- Campaign Furniture
- Campaign Chests
- Huband's Packing Case Chest
Huband's Packing Case Chest
Huband's Packing Case Chest
George Huband of the 8th Hussars', oak Packing Case Chest.
Although 25 years earlier in date, this chest is comparable to that of Lieutenant Donovan illustrated in our England Expects catalogue. The oak carcase is made as packing cases with a pair of flush campaign handles to each side of the two sections. They are standard drawer size handles as opposed to larger for carrying but perhaps that is why two were used. Smarter mahogany show wood has been used to the drawer fronts with good, gilt lacquer brass skeletal handles. The top right-hand drawer has a replaced J. Bramah Patent lock with round eschutcheon. The drawers are set back from the front of the chest to allow a facia board. Each board (now lost) slides down from the top to protect the drawer front and complete the packing case. They are held by grooves to the extended sides and bottom of the chest with a lock to the top securing each board in place. This is an unusual method and the lock escutcheons have a simple brass cover.
The system for uniting the two halves, when set up for use, is clever and the same as Donovan's chest. To the middle of each side of the bottom section is an inset brass fitting with a lift up flat, square lug. These fit to corresponding brass fittings to the top section, fixing the two parts. The chest has replaced turned feet which are removable on steel threads. To the top of the chest are four inset brass plates and it is likely that these were originally to fix a superstructure shelf, long since gone. The back of the chest is panelled and has a label for Spread Eagle Universal Coach, Van and Steam Packet Office in Piccadilly.
To the top of each section is an engraved brass plate noting 'Geo. J Huband Esq.r, 8th Hussars'. George was born in 1809, the son of Wilcocks Huband, a Dublin barrister and amateur etcher. Known by his middle name Joseph as a child, Huband followed his father's artistic interest winning aged 13, a silver medal from the Dublin Society in 1822 for a small comic book of etchings. He discontinued his interest in art believing it would distract him from more important studies although late in life he would serve on the Society's Fine Arts Committee. On the 9th August 1831 he enlisted in the 4th Queen's Own Light Dragoons purchasing the rank of Cornet. In October 1834 he was promoted to Lieutenant and in February 1837 exchanged with John Miller from the 4th to the 8th Kings Royal Irish Light Dragoons (Hussars). He became a Captain by purchase on the 8th of February 1842.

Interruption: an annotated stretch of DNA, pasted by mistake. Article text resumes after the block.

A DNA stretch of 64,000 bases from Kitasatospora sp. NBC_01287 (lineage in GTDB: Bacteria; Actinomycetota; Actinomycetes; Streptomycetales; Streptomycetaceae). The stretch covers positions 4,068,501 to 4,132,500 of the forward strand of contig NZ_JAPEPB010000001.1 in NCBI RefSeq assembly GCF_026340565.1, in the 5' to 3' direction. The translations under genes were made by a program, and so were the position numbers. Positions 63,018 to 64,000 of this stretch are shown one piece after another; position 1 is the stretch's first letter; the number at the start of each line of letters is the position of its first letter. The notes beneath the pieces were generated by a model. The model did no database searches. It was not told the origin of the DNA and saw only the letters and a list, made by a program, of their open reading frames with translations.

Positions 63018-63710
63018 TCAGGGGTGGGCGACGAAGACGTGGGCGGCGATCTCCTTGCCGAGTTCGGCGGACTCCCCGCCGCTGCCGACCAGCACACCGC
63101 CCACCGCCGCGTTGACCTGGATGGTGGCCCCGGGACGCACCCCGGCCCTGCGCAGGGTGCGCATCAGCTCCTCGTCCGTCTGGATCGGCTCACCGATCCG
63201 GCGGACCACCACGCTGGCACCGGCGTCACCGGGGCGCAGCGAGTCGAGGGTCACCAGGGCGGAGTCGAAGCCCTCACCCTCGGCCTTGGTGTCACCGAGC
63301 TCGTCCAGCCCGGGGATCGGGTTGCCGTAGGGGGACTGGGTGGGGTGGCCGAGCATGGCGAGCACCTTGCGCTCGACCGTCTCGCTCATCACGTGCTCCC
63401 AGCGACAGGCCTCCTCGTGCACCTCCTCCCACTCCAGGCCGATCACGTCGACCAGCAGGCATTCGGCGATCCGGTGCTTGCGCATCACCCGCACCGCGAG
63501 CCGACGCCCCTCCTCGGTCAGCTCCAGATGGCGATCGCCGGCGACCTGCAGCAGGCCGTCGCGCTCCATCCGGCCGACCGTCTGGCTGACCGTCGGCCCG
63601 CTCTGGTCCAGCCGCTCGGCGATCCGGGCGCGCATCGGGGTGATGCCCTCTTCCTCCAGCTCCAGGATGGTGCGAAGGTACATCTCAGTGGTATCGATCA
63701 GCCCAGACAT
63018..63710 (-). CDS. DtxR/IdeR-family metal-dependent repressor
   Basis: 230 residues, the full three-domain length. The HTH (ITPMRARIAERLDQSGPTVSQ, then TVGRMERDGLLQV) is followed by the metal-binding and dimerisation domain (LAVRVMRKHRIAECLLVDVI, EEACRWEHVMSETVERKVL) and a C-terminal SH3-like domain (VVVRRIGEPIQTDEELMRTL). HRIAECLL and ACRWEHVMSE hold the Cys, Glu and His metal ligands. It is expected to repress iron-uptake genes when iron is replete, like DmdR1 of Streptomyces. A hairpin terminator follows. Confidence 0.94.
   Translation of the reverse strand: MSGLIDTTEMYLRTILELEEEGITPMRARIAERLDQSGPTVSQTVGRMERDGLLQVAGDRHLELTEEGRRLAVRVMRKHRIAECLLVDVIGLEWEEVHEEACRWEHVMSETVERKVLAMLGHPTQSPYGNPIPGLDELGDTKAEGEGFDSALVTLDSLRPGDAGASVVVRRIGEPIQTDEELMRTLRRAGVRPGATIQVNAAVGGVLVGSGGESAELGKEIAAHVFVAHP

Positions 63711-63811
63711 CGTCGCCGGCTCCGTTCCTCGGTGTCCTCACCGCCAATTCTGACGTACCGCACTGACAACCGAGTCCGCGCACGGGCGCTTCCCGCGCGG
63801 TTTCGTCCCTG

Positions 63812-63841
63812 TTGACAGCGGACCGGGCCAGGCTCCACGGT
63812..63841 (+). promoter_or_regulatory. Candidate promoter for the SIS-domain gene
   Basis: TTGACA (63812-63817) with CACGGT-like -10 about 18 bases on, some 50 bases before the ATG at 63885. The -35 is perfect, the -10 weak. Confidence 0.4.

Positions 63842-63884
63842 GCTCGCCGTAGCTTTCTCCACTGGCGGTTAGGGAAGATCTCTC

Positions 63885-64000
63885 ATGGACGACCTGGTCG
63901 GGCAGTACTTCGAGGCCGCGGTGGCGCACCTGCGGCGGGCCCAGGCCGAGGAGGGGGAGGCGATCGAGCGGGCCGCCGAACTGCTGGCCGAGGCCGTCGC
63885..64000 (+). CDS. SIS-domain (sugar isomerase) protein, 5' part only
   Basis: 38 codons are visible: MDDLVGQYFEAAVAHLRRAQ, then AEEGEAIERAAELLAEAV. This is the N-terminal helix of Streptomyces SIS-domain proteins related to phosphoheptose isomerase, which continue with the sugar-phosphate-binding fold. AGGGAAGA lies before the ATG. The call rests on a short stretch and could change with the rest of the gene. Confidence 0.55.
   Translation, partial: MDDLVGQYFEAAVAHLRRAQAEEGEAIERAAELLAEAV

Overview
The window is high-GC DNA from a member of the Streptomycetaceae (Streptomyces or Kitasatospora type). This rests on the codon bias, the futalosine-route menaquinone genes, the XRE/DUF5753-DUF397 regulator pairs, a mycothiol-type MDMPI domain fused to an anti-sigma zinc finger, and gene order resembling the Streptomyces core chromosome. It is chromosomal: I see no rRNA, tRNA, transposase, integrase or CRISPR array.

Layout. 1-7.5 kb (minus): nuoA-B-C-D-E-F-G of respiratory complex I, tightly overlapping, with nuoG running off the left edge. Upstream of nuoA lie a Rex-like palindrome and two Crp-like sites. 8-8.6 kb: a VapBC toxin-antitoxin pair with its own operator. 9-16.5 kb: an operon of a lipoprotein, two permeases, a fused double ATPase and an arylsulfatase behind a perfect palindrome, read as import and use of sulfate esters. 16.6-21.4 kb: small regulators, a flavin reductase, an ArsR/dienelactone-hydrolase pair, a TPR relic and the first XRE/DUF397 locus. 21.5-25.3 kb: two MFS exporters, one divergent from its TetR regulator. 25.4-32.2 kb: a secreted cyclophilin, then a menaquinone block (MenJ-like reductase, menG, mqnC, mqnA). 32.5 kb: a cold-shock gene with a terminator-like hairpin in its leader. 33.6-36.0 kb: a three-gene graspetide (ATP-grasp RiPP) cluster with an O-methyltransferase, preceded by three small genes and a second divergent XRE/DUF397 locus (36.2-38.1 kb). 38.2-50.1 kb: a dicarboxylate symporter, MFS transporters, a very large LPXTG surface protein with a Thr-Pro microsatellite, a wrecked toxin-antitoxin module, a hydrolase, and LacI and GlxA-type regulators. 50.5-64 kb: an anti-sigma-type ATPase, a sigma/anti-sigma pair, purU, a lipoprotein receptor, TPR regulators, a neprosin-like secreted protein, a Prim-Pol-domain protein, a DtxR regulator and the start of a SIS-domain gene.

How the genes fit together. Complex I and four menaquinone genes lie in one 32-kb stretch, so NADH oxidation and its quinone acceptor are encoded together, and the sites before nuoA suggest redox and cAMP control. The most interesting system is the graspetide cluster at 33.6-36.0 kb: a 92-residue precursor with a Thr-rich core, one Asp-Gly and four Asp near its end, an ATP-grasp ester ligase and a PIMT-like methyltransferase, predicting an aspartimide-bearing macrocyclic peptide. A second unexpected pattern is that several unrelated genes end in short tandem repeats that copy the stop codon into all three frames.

The 8th Hussars spent quite a bit of time in Ireland and it must of suited Huband to be stationed closer to his home. He was noted in the social sections of the Irish newspapers as attending a number of society events and joined the Royal Horticultural Society of Ireland in 1840. On the 6th of October 1843 he went on to half pay with his army income dropping from 14s 7d a day to 7s 6d. On the 11th of May, Huband married Rear Admiral Croft's youngest daughter Marianne at Stillington, near York.
Huband is last noted in the Army List of 1845 as unattached and on half pay and it is likely he left the army the following year. The family settled in Ireland and lived at 7 Herbert Street Dublin. The family grew with sons, William born in 1845 and Hugo in 1862. By 1850, George had become a Poor Law Inspector in Cork. It was probable that around this date he was painted by James Butler Brenan, a Cork artist who made a career out of painting the great and the good of the city. He was a senior Freemason and rose to become Acting Great Prior Of Ireland in 1878 which was a great achievement for his station. George Huband died on the 13th of October 1878 at 39 Upper Mount Street, Dublin.
Although it is possible that Huband replaced the name plates to the chest, noting his new regiment, we have to assume that he purchased it whilst with the 8th Hussars. This would date it to between 1837 and 1843 when he went on half pay before leaving the army. This is an interesting chest for its packing case construction and it belonged to an interesting man who seems to have done well in Irish society. Circa 1840.
Mahogany & Oak
Huband Engraved Plate
George Huband, 8th Hussars
Facia Boards Missing. Removable Feet Replaced.
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